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Do sex and violence sell? No, says psychologist

The old saying that "sex sells" has been used to justify adding spice to TV shows and advertising for decades. But a new study disputes this. Not only does sex and violence not sell in advertising, it might actually turn off potential customers.

The study, published this week by the American Psychological Association, examined 53 separate studies featuring 8,489 participants to find out how sexual and violent content affected how effective an ad was.

A man walks past an American Apparel store on June 19, 2014 in New York City. American Apparel's board has voted to remove the company's controversial CEO, Dov Charney.
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A man walks past an American Apparel store on June 19, 2014 in New York City. American Apparel's board has voted to remove the company's controversial CEO, Dov Charney.

The researchers, Robert B. Lull and Brad J. Bushman, found that while sexual or violent content in an ad or in the media featuring the ad attracted the audience's attention, they only remembered the sex and violence, not the product being advertised.

In fact, brands advertised during violent programs were remembered less often, evaluated less favorably, and were less likely to be purchased than brands advertised in nonviolent media.

In addition, as the sexual content and imagery in an ad increased, the audience's brand memory, attitudes and buying intentions all decreased.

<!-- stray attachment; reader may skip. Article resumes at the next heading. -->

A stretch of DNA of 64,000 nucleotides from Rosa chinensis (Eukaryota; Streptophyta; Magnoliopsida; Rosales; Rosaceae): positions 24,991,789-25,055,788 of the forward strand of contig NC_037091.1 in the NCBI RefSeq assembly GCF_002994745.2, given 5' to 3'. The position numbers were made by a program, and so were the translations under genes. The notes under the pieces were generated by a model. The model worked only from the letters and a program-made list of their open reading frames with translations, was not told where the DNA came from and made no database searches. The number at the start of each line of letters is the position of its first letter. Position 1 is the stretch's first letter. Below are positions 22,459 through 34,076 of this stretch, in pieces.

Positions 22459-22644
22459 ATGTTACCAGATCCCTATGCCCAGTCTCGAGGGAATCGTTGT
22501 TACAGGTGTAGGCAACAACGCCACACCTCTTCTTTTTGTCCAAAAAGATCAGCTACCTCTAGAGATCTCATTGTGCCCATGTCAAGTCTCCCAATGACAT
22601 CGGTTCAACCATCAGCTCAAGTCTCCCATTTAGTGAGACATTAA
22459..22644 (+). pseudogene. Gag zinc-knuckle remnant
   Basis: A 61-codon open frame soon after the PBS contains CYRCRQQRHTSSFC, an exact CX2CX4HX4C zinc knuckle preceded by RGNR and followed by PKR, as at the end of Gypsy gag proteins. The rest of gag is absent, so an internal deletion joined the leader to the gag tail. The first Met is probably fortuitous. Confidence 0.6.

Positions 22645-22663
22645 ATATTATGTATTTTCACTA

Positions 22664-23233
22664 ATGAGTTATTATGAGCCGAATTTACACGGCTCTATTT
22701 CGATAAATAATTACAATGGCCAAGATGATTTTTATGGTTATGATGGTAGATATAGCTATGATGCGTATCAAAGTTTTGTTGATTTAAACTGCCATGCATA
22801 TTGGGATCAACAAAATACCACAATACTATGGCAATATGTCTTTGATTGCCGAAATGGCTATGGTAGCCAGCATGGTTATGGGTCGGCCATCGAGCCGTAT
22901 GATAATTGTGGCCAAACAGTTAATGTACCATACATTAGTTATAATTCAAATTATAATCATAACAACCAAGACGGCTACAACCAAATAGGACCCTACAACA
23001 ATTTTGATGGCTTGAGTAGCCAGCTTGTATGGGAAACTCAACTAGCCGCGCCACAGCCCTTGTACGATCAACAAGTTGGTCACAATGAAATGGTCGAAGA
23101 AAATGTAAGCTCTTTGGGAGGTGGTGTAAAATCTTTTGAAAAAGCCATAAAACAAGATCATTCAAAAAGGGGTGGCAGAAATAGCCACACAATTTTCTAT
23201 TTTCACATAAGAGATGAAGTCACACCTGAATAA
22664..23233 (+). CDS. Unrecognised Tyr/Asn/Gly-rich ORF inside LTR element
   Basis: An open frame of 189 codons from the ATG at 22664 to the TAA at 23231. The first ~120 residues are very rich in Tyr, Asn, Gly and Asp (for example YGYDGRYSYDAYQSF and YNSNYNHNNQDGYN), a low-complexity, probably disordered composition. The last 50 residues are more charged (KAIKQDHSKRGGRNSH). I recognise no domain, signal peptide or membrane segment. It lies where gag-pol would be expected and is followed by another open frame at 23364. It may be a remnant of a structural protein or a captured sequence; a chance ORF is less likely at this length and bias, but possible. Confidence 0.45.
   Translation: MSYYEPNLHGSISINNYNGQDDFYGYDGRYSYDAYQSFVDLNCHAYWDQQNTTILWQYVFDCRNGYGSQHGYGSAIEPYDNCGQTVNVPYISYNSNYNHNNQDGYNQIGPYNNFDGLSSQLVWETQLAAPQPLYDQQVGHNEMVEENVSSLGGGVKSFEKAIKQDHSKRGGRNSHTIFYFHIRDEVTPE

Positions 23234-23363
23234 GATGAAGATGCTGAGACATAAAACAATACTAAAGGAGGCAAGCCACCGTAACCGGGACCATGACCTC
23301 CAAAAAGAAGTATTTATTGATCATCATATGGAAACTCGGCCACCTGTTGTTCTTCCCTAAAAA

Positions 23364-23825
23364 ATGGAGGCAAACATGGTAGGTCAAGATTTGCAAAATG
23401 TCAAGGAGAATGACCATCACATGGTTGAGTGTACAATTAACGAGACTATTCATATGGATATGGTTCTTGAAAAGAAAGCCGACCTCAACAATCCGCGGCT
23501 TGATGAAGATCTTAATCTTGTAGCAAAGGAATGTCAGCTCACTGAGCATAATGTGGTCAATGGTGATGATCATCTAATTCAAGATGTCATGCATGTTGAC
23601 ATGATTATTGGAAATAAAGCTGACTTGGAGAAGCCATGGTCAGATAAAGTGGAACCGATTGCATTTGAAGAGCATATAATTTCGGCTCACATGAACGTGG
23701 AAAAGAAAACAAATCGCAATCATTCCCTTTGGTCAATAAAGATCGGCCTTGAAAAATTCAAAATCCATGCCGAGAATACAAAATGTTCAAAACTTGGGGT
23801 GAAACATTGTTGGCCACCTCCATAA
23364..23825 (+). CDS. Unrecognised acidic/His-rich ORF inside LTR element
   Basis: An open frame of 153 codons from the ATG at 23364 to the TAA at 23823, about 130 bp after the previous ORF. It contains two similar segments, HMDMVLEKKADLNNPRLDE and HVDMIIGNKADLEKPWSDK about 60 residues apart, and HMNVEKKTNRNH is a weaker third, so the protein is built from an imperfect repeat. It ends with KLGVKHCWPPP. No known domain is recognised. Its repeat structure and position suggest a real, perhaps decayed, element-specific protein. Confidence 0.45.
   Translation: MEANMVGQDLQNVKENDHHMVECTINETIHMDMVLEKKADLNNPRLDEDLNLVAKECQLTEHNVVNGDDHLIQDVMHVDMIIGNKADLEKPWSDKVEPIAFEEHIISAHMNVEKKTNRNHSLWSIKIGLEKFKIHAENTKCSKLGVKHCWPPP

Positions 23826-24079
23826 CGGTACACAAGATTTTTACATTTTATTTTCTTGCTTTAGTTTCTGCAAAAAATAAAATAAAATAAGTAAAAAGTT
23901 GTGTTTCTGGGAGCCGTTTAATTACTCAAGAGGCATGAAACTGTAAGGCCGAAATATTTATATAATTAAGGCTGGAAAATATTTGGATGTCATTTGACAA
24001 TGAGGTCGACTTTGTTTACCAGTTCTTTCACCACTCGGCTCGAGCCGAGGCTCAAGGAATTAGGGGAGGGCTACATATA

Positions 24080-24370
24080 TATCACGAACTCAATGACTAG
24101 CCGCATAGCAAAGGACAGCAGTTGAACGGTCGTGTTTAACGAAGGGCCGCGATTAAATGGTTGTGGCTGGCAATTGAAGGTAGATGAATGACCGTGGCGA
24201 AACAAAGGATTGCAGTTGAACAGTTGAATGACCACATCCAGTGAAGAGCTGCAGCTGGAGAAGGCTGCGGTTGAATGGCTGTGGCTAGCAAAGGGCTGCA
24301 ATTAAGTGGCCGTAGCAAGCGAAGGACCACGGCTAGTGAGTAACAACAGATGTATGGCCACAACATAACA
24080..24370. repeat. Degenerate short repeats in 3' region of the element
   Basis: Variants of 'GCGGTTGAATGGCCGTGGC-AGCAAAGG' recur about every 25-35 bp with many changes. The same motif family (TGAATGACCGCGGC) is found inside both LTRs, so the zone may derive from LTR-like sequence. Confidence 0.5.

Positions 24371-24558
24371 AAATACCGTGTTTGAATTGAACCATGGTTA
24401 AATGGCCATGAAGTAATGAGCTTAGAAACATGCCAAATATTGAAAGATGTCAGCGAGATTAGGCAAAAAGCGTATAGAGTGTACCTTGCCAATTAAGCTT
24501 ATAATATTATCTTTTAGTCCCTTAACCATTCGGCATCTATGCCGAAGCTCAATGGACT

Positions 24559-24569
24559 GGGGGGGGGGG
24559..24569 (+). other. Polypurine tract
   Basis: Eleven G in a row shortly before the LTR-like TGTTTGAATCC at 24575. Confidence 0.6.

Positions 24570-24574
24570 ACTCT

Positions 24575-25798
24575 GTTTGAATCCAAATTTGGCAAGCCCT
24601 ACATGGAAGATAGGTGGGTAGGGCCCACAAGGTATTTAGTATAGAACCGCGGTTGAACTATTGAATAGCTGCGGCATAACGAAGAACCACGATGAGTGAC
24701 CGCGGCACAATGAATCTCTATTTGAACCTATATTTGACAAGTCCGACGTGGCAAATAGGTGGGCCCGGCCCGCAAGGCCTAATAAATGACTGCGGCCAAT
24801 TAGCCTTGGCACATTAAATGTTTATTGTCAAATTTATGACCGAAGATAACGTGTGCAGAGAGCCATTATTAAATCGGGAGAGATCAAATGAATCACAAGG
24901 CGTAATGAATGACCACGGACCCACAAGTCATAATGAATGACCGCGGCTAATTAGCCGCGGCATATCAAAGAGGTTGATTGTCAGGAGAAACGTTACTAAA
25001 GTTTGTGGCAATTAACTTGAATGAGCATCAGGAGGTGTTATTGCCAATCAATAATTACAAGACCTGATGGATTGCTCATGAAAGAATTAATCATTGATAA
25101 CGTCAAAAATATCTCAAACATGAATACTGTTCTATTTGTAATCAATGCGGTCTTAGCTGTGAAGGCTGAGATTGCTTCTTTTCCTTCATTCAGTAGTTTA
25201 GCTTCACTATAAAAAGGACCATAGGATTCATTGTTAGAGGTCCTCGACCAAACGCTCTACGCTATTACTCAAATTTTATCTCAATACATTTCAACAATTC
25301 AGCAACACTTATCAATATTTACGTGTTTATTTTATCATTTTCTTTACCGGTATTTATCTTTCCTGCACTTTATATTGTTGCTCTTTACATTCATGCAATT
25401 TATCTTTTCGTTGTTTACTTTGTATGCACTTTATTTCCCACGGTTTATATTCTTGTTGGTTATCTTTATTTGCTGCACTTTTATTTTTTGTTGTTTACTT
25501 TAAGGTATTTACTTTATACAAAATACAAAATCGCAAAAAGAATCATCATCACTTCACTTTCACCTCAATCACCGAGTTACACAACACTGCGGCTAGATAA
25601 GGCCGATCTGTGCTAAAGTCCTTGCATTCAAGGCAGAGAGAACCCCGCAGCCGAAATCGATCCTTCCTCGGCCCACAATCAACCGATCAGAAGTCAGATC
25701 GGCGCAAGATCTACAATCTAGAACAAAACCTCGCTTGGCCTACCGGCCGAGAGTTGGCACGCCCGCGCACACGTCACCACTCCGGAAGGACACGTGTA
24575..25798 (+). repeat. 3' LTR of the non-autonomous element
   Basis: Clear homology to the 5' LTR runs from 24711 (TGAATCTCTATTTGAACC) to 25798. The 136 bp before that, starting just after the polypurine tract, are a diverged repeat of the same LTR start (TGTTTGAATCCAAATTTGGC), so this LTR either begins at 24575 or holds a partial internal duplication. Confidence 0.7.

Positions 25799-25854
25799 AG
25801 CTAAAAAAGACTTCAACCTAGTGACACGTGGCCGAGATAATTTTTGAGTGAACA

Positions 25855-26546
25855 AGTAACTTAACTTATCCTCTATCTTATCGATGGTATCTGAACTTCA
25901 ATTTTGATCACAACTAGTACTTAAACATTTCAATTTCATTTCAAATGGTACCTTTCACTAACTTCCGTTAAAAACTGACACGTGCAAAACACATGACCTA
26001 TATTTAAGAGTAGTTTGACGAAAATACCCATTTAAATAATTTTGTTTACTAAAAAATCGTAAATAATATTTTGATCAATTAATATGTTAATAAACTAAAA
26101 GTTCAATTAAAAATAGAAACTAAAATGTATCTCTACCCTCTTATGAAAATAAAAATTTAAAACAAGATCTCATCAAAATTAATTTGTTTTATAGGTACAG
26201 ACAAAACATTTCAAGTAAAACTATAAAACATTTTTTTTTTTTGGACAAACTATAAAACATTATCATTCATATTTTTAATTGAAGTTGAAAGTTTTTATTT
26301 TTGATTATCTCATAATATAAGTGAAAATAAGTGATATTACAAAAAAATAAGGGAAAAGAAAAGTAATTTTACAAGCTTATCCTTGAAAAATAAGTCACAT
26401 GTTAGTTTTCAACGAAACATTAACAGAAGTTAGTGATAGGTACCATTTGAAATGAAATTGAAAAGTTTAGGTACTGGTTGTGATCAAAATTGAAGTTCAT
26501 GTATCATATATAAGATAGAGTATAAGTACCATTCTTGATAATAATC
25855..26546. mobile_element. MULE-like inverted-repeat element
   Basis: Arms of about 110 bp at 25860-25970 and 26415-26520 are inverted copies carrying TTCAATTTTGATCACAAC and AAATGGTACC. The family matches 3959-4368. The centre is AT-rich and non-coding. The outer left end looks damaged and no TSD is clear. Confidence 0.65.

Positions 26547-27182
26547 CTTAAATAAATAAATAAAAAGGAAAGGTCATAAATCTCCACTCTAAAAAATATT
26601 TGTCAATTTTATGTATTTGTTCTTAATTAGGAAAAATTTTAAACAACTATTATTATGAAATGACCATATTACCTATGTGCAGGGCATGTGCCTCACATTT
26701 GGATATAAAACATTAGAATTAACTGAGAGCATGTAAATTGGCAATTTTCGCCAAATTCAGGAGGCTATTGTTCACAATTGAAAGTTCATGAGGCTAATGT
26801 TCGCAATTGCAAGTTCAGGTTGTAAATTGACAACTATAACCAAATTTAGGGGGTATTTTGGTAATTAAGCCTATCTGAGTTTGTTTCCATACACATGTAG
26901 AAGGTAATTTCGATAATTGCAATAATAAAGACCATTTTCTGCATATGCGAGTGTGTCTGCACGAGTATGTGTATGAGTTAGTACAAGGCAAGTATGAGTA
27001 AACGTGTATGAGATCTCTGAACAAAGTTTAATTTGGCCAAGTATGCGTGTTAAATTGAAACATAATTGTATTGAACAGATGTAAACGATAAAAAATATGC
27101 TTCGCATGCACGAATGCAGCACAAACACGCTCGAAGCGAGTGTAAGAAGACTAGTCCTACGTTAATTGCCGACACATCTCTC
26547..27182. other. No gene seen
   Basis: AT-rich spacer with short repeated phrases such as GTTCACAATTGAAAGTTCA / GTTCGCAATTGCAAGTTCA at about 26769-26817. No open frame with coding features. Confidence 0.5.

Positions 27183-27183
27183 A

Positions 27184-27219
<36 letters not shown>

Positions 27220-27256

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But what does sell in advertising? Lull told CNBC that an effective ad.

"The big question of 'what sells' is dependent on the goal of the campaign. For example, a brand like Apple that has already established deep associations among the public will craft a campaign with completely different goals than a lesser known brand like a local car dealer," explained Lull. "The local car dealer's overarching goal is simply to stand out among the dozens of car dealers in the area, because that means you are that much more likely to remember that dealer and make a visit there when looking for a car.

"Apple doesn't need this; you already know Apple exists so brand awareness is typically not their first goal (unless they enter a new market of course). In fact, an Apple ad to which the audience's first response would be the cheap attention typically allocated to car dealership ads would likely backfire because it would undermine their brand image."

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According to Lull, the general purpose of an ad is to promote awareness of a product, a brand's image or to increase brand loyalty.

"Advertisers can only accomplish these goals if the ad has a chance to capture some of the audience's very limited attention. If people don't even see your ad, it's a nonstarter," said Lull. "To that extent, the most comprehensive conclusion from our study is that advertisers shouldn't just consider the content of their ads themselves; they need to consider the context for their ads.

"75 percent of the context for an ad during a typical television program is not just the other ads – it's the program itself. If the program is likely to especially draw audience attention at the expense of attention to the ads, the ads won't be as effective."

The full study can be found here.

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